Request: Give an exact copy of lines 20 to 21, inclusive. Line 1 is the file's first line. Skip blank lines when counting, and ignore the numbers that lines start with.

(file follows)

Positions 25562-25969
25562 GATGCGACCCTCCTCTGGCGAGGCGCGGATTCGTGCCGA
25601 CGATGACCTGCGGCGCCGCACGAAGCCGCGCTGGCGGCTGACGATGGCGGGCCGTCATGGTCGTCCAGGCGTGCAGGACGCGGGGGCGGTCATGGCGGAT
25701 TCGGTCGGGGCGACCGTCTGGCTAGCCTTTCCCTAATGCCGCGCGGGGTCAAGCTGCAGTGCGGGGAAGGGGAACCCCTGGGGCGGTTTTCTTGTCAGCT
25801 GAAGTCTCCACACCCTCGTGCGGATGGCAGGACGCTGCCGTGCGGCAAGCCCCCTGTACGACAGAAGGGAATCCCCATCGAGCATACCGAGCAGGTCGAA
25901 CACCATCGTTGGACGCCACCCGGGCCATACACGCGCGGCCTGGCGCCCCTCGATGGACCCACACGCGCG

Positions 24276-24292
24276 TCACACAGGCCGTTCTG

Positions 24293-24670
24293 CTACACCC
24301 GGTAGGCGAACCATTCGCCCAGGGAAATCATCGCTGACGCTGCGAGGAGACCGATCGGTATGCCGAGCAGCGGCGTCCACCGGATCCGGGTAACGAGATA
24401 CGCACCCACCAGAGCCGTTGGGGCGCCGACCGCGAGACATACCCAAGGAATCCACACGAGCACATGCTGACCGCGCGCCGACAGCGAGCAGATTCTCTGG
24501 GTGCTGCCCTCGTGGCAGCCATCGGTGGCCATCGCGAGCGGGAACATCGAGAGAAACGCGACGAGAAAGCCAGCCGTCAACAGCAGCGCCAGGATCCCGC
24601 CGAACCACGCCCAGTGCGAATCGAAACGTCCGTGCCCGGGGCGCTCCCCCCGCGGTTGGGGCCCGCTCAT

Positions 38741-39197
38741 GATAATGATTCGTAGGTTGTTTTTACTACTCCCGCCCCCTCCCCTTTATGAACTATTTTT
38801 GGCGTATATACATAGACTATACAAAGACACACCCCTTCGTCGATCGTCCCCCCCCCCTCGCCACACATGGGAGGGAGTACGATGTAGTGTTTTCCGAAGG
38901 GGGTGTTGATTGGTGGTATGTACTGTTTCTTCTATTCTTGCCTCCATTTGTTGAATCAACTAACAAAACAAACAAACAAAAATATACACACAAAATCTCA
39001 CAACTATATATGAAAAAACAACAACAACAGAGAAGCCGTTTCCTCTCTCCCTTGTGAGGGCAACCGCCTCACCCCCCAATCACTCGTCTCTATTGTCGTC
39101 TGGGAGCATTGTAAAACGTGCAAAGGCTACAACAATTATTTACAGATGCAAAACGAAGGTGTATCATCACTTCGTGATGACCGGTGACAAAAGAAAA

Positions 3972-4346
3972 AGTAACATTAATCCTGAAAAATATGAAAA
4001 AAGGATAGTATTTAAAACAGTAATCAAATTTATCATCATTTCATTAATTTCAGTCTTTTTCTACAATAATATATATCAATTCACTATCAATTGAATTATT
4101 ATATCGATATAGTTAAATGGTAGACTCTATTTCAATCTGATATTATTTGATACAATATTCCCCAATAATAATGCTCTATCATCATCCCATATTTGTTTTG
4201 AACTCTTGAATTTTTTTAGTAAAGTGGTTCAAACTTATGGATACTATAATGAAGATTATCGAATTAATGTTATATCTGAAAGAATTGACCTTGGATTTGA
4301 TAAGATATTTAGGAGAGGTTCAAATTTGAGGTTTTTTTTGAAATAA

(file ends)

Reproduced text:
39101 TGGGAGCATTGTAAAACGTGCAAAGGCTACAACAATTATTTACAGATGCAAAACGAAGGTGTATCATCACTTCGTGATGACCGGTGACAAAAGAAAA

Positions 3972-4346